News & Politics

Journalist Stops Going to the Gym. Gets Weak. Blames Trump.

President Donald Trump speaks during a meeting with NATO Secretary General Jens Stoltenberg in the Oval Office of the White House, Thursday, May 17, 2018, in Washington. (AP Photo/Evan Vucci)

On the Fourth of July, Brigid Delaney, a senior writer for The Guardian Australia, admitted that she stopped going to the gym in 2016. As a result, her muscles atrophied and she became weak. Who’s to blame for her actions? Why, President Donald Trump, of course.

“It was 9 November 2016 and my thinking about fitness changed almost overnight. In tune with the times, it became more Trump, less Obama,” Delaney wrote. “In the spirit of the Donald, I drank more bottles of Diet Coke and ate more McDonald’s. I dropped the gym – embracing Trump’s belief that we are given a certain amount of energy and if we use it then we are depleting a finite resource.”

Oh, come on. This isn’t Trump-thinking, this is laziness masquerading as political commentary. Like so many other liberals, Delaney became depressed when Trump won the election in 2016, and she used this depression as an excuse to become weak.

Her depression came through in her article. Before the 2016 election, Delaney had made a bet of sorts with the owner of her gym. If the Republican won, she would have to pull 70 kg on a “sled.” If Hillary Clinton won, the gym owner would pull his personal best. In a feat of strength, she pulled the sled.

“Yeah, I could pull a pretend sled. But how was that going to help me when the world had been destroyed by nuclear weapons or climate change?” Delaney asked.

So the journalist justified giving up the gym, which she “associated … now with Donald Trump.”

But Delaney didn’t just associate the gym with Donald Trump’s victory. She associated her own laziness with Donald Trump’s lifestyle.

The journalist quoted the book “Trump Revealed,” in which Michael Kranish noted that “Trump believed the human body was like a battery, with a finite amount of energy, which exercise only depleted. So he didn’t work out. When he learned that John O’Donnell, one of his top casino executives, was training for an Ironman triathlon, he admonished him, ‘You are going to die young because of this.'”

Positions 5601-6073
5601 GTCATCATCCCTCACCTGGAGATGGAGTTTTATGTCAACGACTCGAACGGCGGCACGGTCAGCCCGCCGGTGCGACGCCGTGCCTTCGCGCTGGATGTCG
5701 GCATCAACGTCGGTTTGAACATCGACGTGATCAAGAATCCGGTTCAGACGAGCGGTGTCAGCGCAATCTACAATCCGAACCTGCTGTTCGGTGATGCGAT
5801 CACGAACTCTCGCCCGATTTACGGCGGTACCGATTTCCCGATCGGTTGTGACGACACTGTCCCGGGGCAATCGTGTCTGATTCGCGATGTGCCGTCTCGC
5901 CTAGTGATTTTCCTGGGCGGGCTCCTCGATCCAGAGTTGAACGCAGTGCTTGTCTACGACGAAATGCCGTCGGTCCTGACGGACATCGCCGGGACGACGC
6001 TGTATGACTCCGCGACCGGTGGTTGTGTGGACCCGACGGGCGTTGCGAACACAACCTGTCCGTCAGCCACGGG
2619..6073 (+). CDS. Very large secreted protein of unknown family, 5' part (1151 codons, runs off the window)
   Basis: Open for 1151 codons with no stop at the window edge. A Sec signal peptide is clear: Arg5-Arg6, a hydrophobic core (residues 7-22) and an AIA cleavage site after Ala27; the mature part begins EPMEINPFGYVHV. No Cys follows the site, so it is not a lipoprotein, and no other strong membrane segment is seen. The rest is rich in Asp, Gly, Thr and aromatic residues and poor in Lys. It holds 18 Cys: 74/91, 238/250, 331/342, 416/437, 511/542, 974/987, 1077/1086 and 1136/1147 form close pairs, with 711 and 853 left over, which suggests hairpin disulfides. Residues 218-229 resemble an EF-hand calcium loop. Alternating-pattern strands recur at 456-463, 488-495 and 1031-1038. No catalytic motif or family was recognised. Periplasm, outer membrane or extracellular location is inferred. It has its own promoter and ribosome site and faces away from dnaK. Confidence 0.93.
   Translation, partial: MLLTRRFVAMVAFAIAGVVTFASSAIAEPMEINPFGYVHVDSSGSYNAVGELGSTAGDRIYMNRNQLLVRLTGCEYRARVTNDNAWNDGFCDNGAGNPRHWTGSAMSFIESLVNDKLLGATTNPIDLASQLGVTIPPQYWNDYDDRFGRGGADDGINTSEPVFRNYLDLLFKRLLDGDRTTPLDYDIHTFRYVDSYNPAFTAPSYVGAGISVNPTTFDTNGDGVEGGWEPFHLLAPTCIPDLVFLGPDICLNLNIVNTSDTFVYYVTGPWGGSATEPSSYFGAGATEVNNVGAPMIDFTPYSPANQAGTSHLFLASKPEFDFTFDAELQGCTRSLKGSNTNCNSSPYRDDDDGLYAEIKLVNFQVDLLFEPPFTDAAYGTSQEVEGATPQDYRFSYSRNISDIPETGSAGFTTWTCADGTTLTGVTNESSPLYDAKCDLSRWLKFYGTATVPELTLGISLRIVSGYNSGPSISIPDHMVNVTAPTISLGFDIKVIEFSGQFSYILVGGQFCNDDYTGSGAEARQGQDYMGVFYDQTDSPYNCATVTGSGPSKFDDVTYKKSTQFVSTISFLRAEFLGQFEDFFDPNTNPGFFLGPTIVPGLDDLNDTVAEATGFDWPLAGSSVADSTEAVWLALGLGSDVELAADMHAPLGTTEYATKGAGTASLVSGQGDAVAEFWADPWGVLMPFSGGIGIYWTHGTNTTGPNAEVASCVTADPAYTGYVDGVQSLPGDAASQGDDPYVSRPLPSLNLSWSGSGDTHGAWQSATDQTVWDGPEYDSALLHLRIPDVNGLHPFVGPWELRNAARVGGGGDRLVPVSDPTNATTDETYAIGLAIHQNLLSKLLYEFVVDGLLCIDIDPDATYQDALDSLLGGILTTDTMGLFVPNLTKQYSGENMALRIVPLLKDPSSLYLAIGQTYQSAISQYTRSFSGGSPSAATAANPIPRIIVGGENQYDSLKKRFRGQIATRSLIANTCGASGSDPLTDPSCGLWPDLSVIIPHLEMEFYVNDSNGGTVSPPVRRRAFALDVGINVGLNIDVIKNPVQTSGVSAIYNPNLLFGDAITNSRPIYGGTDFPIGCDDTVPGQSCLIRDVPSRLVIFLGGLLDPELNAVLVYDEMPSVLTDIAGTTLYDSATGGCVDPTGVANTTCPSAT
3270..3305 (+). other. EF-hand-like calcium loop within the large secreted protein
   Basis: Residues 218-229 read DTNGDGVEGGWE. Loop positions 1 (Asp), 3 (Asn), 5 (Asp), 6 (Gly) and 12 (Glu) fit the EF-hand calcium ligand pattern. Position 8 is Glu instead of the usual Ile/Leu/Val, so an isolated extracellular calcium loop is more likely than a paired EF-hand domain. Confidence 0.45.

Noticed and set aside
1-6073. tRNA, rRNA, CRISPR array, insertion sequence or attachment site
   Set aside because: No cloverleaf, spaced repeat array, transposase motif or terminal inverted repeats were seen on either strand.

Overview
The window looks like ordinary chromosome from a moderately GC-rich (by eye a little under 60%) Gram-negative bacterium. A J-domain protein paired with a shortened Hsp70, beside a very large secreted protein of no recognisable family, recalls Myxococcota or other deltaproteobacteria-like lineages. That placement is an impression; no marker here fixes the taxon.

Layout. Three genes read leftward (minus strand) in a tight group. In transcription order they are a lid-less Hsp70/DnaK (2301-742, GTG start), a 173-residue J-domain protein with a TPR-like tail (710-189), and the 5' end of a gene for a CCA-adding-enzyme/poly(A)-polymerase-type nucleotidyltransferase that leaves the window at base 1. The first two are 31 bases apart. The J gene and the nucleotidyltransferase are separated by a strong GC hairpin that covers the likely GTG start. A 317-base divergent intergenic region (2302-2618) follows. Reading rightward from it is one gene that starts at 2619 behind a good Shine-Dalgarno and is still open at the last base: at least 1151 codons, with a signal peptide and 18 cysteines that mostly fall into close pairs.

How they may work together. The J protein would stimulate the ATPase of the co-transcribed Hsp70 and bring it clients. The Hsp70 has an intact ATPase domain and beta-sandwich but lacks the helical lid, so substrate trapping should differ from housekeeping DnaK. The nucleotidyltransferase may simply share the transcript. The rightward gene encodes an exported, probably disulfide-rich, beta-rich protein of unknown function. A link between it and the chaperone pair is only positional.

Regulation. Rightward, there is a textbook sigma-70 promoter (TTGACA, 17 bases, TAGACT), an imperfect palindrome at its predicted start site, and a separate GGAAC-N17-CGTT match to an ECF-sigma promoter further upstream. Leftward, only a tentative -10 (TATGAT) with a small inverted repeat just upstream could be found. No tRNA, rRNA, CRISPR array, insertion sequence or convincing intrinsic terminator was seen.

“I didn’t want to die young, so I didn’t go to the gym,” Delaney confessed. Uh huh… Sure.

The Guardian writer explained her laziness as an effort to follow in the footsteps of her new global overlord. She quoted Trump’s interview with Reuters (from January of this year, by the way), laying out his exercise routine. “I get exercise. I mean I walk, I this, I that. I run over to a building next door. I get more exercise than people think,” the president had explained.

So Delaney took up the charge. “I walked. I this. I that. Months passed. Then a year. Trump was going to be in power for another 1,000 years. Or at least that’s what it felt like. Could I really avoid the gym for the entirety of his presidency?”

Her muscles atrophied. What a surprise! “I missed being strong enough to open jars and carry groceries,” the senior writer confided. She tried to hide her weakness, but she couldn’t. “You are either strong or you are weak. And I was weak.”

If you stop working out, you will get weak, no matter your excuse. By her own account, Delaney stopped working out in 2016 — long before Trump explained his “I this, I that” workout regimen. This is nothing more than a pitiful complaint, echoing Barbara Streisand — who blamed the president when she started gaining weight last year.

Note to all liberals who felt like their world exploded on November 8, 2016: No matter who is president, the rules of physics and biology still apply to you. You still need to take responsibility for your actions, and Trump is no excuse to stop working out, eat comfort food all day, or just give up on life. If you do this and blame Trump for the consequences, you are making a fool of yourself.

Oh, and when you say that “Trump derangement syndrome” doesn’t exist, we reserve the right to laugh at you.